It all began back in 1986, when a legal battle ensued over control of Beryl Buck's $435 million charitable fund. The San Francisco Foundation had been managing the Ross, California native's trust and tried to void a stipulation in Buck's will that the money would only be spent in Marin County. You see, Marin County is one of the wealthiest counties in America.
The Marin Community Foundation (MCF), born in an out-of-court settlement, received all the Buck funds. One stipulation was that MCF must comply with ongoing probate court supervision to ensure that the money was used to benefit Marin residents exclusively.
It took 25 years, but MCF has finally proven that it doesn't need big brother watching any longer. "We had had no real problems with any of the audits or accountings," said the court-appointed Special Master, Gary Strankman. "It appeared we were at a point where the court supervision was no longer required.” Strankman went on to say that MCF never attempted to violate Buck's will at any time during his 12-year tenure as Special Master. The only time it was ever discussed was after 9/11, when most foundations were sending money to New York City. Yet even then, MCF stayed true to the donor's wishes and kept funds close to home.
Since its inception, MCF has restricted its Buck-funded grantmaking to the county borders. Following in the Bucks' footsteps, more than 300 individuals, families, businesses, and community groups have established funds, many of which are approved for distribution in other regions of the United States and throughout the world. Under MCF's 2010-2014 Strategic Plan, Buck funds have been going toward four Marin-specific strategic initiatives and nine community grant areas. In total, Buck Trust money has funded $750 million in Marin County grants (Read Marin Community Foundation: Bay Area Grants). Grantmaking priorities in Marin County are as follows:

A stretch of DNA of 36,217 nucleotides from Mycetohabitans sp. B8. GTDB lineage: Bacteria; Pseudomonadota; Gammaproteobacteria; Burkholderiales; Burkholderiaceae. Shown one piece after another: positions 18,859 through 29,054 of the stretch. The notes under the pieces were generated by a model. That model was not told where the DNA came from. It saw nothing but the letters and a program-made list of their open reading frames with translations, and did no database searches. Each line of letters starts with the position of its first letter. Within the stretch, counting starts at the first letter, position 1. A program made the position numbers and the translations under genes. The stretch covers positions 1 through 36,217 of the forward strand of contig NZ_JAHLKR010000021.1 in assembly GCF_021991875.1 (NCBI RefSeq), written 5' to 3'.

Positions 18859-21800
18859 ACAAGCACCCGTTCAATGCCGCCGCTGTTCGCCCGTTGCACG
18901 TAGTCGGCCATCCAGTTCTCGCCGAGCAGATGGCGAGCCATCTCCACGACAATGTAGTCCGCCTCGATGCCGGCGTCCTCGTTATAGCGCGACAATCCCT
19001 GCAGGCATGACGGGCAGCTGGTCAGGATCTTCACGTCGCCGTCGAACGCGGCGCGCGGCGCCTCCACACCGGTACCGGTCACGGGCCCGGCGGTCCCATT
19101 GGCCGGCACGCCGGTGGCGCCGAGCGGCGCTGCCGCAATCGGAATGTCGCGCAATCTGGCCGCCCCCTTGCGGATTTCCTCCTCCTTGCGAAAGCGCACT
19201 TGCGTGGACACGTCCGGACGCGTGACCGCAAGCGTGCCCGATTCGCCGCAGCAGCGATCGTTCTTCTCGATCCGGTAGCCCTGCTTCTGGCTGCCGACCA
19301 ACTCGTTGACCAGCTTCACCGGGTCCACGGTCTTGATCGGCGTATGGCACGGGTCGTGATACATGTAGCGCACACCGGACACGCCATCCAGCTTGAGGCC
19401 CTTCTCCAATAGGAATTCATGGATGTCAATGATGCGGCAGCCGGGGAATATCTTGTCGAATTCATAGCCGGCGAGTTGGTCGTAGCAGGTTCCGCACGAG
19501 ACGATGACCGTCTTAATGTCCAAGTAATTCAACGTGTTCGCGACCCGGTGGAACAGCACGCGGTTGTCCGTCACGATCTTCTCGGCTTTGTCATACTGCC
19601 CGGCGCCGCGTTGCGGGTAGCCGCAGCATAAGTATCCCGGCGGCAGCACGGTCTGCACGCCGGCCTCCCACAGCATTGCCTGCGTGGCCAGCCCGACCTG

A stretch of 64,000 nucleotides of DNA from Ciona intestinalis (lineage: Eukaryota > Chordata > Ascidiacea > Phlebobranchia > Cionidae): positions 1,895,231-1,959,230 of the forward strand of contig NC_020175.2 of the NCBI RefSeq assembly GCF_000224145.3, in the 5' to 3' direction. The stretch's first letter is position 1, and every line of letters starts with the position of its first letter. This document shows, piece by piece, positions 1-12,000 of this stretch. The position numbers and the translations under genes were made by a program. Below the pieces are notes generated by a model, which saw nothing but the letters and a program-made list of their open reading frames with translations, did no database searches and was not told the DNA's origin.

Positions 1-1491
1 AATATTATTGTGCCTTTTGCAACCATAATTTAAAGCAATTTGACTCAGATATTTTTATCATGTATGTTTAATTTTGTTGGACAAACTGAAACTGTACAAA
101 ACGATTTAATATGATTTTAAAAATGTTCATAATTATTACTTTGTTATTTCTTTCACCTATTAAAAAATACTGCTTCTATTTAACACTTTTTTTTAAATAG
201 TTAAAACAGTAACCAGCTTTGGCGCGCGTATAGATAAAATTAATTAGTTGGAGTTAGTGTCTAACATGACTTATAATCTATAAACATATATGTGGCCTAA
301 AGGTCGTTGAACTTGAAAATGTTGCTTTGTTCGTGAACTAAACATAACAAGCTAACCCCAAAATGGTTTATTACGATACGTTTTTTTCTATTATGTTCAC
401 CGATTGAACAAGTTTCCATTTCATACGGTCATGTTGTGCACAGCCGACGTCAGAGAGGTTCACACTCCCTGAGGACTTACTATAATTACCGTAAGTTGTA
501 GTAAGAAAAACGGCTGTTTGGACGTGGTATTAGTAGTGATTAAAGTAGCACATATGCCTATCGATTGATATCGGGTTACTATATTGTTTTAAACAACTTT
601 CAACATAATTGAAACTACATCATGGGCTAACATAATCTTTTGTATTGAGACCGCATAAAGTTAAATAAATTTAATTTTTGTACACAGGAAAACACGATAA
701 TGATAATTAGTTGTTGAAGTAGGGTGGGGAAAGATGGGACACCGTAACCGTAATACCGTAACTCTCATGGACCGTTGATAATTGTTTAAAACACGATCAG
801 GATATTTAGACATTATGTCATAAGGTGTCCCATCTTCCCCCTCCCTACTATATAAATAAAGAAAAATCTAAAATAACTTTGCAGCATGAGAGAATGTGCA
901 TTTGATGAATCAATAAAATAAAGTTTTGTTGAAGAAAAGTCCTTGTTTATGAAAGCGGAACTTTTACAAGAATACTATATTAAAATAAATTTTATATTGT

- Affordable housing
- Closing the educational achievement gap
- Reducing climate change
- Ending the cycle of poverty
- Arts education
- Public engagement in the arts
- Access to open space by underserved residents
- Legal services to low income residents
- Integrating immigrants
- Improving community health
- Providing services for the elderly
- Protecting the county's ecosystem
- Fostering social justice and interfaith understanding
The court-ordered supervision cost MCF an estimated $240,000 each year. Strankman said, "It should be a matter of celebration that I and the court feel that now the authority should go back to the people of Marin, who should have had it in the first place except for all this court business that got in the way."
"It's a big, historic day for us, for sure," added MCF President, Thomas Peters.